Is London’s financial center doomed to decline after Brexit?
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London’s financial center — the City, as it’s known — is the most successful industry in Britain.
“We’re the country’s biggest taxpayer,” Emma Reynolds, of the center’s main trade body, TheCityUK, pointed out.
“We’re the U.K.’s biggest exporter, too,” she said. “In fact, we’re the world’s biggest exporter of financial services, bigger even than New York, the world’s other great global financial center. We’re a major employer, as well.”
Financial services and related professions like law, accounting and auditing employ around three-quarters of a million people in the British capital and more than 2 million across the country.
But is this economic dynamo in danger of running down, thanks to Brexit? Have the job losses begun?
Since 2016, when the U.K. voted to leave the European Union, the City is believed to have shed up to 10,000 posts.
“That’s 10,000 fewer jobs in London than there were. And 10,000 more jobs elsewhere in the European Union,” said Sir Mark Boleat, a leading figure in the City and a fierce opponent of Brexit.
“There’s been one forecast that eventually 75,000 jobs could be lost, and I think that doesn’t look unrealistic,” Boleat gloomily observed.
The problem stems from the loss of so-called passporting rights. When the U.K. left the European Union, the City gave up the automatic right to sell its services freely throughout the remaining 27 member states. Financial services were not included in the free trade deal the U.K. struck with Brussels, and while talks are now underway to seal a separate pact on finance, which the Brits hope will acknowledge that there is regulatory equivalence between the U.K. and the bloc, the omens are not good.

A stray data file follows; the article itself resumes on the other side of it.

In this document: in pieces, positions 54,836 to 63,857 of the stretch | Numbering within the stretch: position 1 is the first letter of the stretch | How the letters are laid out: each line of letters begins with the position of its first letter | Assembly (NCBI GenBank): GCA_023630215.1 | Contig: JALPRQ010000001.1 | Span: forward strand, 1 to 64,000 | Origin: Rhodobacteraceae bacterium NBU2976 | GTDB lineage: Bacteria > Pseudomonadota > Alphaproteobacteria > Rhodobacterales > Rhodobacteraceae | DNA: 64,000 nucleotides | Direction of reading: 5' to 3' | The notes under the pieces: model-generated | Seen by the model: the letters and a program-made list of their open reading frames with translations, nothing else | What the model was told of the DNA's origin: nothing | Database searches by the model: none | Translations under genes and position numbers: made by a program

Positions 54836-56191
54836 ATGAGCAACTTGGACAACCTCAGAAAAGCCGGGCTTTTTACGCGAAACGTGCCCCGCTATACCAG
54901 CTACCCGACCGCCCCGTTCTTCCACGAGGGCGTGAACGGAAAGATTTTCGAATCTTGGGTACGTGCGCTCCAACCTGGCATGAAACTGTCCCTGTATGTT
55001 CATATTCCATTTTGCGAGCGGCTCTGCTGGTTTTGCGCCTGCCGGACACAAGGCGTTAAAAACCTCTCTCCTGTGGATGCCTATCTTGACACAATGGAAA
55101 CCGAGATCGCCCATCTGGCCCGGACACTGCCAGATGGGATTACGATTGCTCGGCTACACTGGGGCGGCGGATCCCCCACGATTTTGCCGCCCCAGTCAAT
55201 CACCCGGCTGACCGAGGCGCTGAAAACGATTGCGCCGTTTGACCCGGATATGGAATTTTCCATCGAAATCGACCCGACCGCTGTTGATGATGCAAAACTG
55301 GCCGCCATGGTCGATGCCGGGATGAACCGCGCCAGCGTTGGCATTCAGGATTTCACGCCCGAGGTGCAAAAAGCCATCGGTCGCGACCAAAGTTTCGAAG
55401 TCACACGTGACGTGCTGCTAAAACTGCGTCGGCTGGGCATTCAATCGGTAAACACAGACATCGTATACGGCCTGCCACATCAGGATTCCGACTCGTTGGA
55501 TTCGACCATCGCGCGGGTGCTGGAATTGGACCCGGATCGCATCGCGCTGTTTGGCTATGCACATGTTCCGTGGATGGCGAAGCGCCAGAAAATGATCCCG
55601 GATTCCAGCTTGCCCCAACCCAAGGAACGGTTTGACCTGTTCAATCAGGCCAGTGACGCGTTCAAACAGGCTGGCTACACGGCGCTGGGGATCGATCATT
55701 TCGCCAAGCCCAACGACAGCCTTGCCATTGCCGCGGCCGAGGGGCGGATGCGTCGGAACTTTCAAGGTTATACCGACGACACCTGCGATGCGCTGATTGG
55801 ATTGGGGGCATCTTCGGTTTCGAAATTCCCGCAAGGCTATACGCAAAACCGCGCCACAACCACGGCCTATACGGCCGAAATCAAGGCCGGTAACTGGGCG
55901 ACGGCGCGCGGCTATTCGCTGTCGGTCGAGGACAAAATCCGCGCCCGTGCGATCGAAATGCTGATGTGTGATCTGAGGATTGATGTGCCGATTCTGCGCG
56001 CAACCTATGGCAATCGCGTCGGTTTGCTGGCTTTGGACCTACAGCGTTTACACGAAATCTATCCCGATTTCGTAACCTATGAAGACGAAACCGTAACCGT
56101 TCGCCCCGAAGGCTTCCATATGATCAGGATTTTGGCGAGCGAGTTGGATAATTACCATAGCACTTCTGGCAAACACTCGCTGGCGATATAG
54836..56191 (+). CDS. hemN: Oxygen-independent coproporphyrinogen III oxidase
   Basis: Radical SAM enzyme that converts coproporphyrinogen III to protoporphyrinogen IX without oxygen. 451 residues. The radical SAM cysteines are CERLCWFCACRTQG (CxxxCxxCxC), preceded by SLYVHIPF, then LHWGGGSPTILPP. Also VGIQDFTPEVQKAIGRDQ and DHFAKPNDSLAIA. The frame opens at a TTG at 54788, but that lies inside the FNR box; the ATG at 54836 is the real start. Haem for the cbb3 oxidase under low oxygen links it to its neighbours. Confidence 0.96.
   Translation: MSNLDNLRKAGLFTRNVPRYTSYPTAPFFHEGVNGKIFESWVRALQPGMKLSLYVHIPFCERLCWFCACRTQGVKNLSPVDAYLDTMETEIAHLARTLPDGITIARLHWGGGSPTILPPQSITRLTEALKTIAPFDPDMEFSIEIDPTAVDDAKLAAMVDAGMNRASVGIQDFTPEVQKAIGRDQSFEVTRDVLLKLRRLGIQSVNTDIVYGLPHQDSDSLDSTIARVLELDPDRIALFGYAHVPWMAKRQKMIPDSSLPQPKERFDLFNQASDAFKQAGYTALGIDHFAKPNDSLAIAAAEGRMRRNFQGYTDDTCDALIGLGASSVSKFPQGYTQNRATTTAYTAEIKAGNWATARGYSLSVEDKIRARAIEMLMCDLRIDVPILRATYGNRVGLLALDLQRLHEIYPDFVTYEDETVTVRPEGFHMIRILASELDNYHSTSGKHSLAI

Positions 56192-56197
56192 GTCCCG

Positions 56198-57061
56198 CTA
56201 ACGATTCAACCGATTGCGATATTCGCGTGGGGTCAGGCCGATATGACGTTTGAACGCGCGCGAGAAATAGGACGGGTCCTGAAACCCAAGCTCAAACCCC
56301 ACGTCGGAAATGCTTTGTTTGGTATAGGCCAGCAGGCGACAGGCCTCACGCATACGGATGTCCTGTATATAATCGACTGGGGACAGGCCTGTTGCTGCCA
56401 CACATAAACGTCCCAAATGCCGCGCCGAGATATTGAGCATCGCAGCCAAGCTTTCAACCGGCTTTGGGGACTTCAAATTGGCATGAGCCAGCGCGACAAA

Brussels has already decreed that all official trading in EU-listed equities must take place only on EU-regulated exchanges. And that has already persuaded some major banks and other finance companies with large operations in London that they will need to beef up their presence in centers like Frankfurt, Germany; Paris, Amsterdam and Dublin, at the expense of the British capital.
Since Britain has the same financial regulations as the EU, the restrictions on European equity trading have been interpreted by some as a commercially motivated move to squeeze the U.K. out of lucrative markets.
“The Europeans want some of this business that London has. London is the major international financial center, and the Europeans want a slice of it,” said Andrew Hilton, head of the CSFI think tank. He added that some EU member states have bent over backward to lure bankers and brokers and other finance workers away from London.
“If you relocate from London to Paris, for instance, you can get a 70% break on your income tax, a similar deal in Italy, a similar deal in Spain. It’s pretty cutthroat,” Hilton said.